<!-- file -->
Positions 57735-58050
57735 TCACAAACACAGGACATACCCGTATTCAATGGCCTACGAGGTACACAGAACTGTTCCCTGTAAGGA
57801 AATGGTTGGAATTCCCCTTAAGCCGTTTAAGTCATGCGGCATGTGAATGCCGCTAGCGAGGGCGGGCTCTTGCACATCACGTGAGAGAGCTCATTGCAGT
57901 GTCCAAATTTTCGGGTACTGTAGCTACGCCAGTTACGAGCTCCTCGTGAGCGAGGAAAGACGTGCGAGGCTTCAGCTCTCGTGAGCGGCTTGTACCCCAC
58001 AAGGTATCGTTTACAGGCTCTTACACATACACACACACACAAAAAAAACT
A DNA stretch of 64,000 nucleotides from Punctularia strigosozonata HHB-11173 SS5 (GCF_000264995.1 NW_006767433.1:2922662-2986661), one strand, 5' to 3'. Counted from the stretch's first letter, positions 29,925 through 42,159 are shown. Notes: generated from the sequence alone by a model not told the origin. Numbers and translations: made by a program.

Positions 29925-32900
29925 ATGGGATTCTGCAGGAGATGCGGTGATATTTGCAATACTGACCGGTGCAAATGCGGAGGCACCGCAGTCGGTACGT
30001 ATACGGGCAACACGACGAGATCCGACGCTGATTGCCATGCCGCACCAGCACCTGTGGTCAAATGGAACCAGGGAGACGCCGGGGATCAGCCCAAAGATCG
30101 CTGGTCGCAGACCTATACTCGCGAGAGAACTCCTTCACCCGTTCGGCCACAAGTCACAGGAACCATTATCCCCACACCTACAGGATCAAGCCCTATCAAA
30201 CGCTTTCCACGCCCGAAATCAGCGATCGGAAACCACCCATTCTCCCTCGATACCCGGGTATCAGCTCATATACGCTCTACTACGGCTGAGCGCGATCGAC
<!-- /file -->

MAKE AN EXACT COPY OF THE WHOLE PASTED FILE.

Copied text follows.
Positions 57735-58050
57735 TCACAAACACAGGACATACCCGTATTCAATGGCCTACGAGGTACACAGAACTGTTCCCTGTAAGGA
57801 AATGGTTGGAATTCCCCTTAAGCCGTTTAAGTCATGCGGCATGTGAATGCCGCTAGCGAGGGCGGGCTCTTGCACATCACGTGAGAGAGCTCATTGCAGT
57901 GTCCAAATTTTCGGGTACTGTAGCTACGCCAGTTACGAGCTCCTCGTGAGCGAGGAAAGACGTGCGAGGCTTCAGCTCTCGTGAGCGGCTTGTACCCCAC
58001 AAGGTATCGTTTACAGGCTCTTACACATACACACACACACAAAAAAAACT
A DNA stretch of 64,000 nucleotides from Punctularia strigosozonata HHB-11173 SS5 (GCF_000264995.1 NW_006767433.1:2922662-2986661), one strand, 5' to 3'. Counted from the stretch's first letter, positions 29,925 through 42,159 are shown. Notes: generated from the sequence alone by a model not told the origin. Numbers and translations: made by a program.

Positions 29925-32900
29925 ATGGGATTCTGCAGGAGATGCGGTGATATTTGCAATACTGACCGGTGCAAATGCGGAGGCACCGCAGTCGGTACGT
30001 ATACGGGCAACACGACGAGATCCGACGCTGATTGCCATGCCGCACCAGCACCTGTGGTCAAATGGAACCAGGGAGACGCCGGGGATCAGCCCAAAGATCG
30101 CTGGTCGCAGACCTATACTCGCGAGAGAACTCCTTCACCCGTTCGGCCACAAGTCACAGGAACCATTATCCCCACACCTACAGGATCAAGCCCTATCAAA
30201 CGCTTTCCACGCCCGAAATCAGCGATCGGAAACCACCCATTCTCCCTCGATACCCGGGTATCAGCTCATATACGCTCTACTACGGCTGAGCGCGATCGAC